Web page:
The late Friday announcement from Atty. General William Barr seemed clear. The U.S. attorney in Manhattan, Geoffrey Berman, would resign. The prosecutor has long been under the government's eye, leading investigations into President Trump's inner circle and leading the successful persecution of Trump's personal lawyer Michael Cohen.
But shortly after the announcement of the resignation, Berman made his own statement. "I have not resigned and have no intention of resigning my position," said Berman.
Barr announced today that Trump had fired Berman at the request of Attorney General and that Berman's chief deputy, Audrey Strauss, will be the provisional head of the Southern District of New York until a permanent successor is in place. Berman then agreed to step aside and quoted Barr's "decision to respect the normal functioning of the law" by replacing him with Strauss, a respected prosecutor.
Berman's agreement to leave without a fight seems to be the end of the short struggle between a powerful prosecutor and his even more powerful boss, but it isn't. Berman's departure does not fully accomplish what Barr and Trump wanted: to take control of the ongoing investigation by the U.S. attorney in Manhattan. To do this fully, they need a supple US lawyer in Berman's place. Strauss is unlikely to play this role.
The goal of staying in the Manhattan office could not be achieved simply by ousting Berman as he was appointed in a unique way. After his appointment, he was not confirmed by the Senate, but appointed by the judges of the district in which he served. This put him in a slightly different legal position, and he might have been able to successfully argue in court that the U.S. code allowed him to stay until a successor to the job was confirmed.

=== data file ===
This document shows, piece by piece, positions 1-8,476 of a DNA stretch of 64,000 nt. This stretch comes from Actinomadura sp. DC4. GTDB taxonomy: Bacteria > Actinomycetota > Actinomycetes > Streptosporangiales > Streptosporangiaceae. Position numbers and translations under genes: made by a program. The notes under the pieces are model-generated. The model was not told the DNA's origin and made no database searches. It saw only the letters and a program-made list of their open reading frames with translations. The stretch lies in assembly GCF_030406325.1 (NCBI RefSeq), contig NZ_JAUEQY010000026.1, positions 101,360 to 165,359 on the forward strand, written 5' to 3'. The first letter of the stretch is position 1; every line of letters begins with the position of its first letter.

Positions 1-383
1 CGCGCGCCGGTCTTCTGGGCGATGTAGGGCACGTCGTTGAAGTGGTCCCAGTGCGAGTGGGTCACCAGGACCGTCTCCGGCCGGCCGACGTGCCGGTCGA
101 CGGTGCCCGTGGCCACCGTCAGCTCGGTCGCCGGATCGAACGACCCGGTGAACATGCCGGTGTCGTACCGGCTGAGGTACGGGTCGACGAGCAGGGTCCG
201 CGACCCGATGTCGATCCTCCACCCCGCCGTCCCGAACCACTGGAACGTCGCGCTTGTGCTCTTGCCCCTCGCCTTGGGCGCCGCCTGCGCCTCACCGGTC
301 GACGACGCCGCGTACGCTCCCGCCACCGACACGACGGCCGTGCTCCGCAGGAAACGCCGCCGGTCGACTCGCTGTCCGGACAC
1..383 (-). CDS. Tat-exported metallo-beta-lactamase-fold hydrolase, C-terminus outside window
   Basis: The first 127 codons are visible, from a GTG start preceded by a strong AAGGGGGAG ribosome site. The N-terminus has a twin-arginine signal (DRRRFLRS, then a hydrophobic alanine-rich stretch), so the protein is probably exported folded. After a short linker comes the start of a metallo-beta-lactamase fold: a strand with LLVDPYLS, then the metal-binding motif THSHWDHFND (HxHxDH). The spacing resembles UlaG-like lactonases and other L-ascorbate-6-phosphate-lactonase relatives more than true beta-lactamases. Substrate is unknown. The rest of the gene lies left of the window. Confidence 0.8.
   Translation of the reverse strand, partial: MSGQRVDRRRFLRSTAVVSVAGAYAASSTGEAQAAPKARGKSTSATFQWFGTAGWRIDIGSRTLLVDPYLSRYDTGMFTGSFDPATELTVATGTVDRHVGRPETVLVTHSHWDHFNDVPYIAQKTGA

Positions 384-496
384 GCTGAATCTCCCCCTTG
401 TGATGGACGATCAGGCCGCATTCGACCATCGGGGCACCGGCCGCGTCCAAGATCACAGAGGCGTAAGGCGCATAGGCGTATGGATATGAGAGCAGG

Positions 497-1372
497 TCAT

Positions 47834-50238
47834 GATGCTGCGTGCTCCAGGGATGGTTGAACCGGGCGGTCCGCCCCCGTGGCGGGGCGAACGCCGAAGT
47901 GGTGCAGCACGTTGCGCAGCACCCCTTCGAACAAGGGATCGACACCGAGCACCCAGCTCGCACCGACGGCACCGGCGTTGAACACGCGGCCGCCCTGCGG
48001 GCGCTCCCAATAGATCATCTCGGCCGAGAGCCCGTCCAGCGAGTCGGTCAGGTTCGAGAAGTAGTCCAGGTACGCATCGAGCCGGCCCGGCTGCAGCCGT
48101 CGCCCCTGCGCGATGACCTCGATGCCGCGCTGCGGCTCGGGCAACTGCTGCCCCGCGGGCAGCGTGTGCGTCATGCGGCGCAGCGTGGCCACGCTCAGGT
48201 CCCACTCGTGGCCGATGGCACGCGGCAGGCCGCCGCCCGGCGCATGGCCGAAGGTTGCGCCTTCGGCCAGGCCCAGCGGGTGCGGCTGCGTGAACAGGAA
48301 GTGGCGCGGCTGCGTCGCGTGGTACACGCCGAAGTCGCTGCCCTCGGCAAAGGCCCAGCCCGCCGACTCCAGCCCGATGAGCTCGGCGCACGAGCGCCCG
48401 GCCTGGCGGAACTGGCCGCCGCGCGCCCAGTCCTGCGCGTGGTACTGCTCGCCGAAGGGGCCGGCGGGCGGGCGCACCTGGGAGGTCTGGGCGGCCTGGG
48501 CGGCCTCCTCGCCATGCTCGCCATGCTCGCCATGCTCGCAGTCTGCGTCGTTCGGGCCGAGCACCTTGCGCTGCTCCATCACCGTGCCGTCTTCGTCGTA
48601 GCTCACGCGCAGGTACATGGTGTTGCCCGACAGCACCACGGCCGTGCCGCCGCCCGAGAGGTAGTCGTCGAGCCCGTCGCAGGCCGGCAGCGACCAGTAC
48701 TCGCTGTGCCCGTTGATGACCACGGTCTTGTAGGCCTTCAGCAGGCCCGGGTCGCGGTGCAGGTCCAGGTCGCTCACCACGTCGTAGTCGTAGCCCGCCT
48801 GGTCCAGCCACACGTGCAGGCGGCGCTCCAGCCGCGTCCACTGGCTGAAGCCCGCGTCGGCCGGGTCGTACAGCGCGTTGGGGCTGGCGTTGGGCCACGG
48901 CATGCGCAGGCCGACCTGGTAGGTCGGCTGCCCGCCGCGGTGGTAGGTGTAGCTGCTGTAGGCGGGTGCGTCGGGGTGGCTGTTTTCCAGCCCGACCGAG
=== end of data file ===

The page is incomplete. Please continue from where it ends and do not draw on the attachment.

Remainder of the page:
Since Strauss was not appointed in the same way, she is covered by another section of code. This will strengthen Barr's legal position should he decide to oust Strauss and use the person he has announced for the job to be Jay Clayton, who serves as chair of the Securities and Exchange Commission.
But whatever Barr may have for enhanced legal authority with Berman, his practical options may have been limited. That's because any move to oust Strauss now is seen as an obvious effort to end Trump's investigation.
Barr and Trump have been more than willing to ignore the disapproval of their actions, but the president faces a potentially tough re-election campaign and risks being politically injured.
In practice, the administration could face serious headwinds when trying to confirm a successor for Berman. Senator Lindsey Graham (RS.C.), chair of the Senate Judiciary Committee, said he would follow the normal procedure for such attestations that senators from the state in which an appointment is made would be able to nominate a U.S. attorney in a bottle to fill . It is certain that New York Sens. Charles E. Schumer and Kirsten Gillibrand, both Democrats, will not allow a nomination.
Barr and Trump have a choice between two unattractive options. You can leave Strauss in office and have ongoing investigations carried out unhindered, or you can suppress them and trigger a certain firestorm.
If they followed the latter course, Strauss would have the strategic opportunity to oppose them through legal action, a path that Berman would probably have taken had Strauss not been appointed. A court would no doubt understand the broader aspects of such a dispute.
The most important factor that Strauss would have on her side if she took this path would be time. It would be a great reversal of the dynamic that Trump has so often exploited by going to court with lousy arguments that still give him the time he needs on the political front.
As long as Strauss remains in command, the investigation should continue vigorously. And every day the office continues to dig, the president will tie himself in angry knots.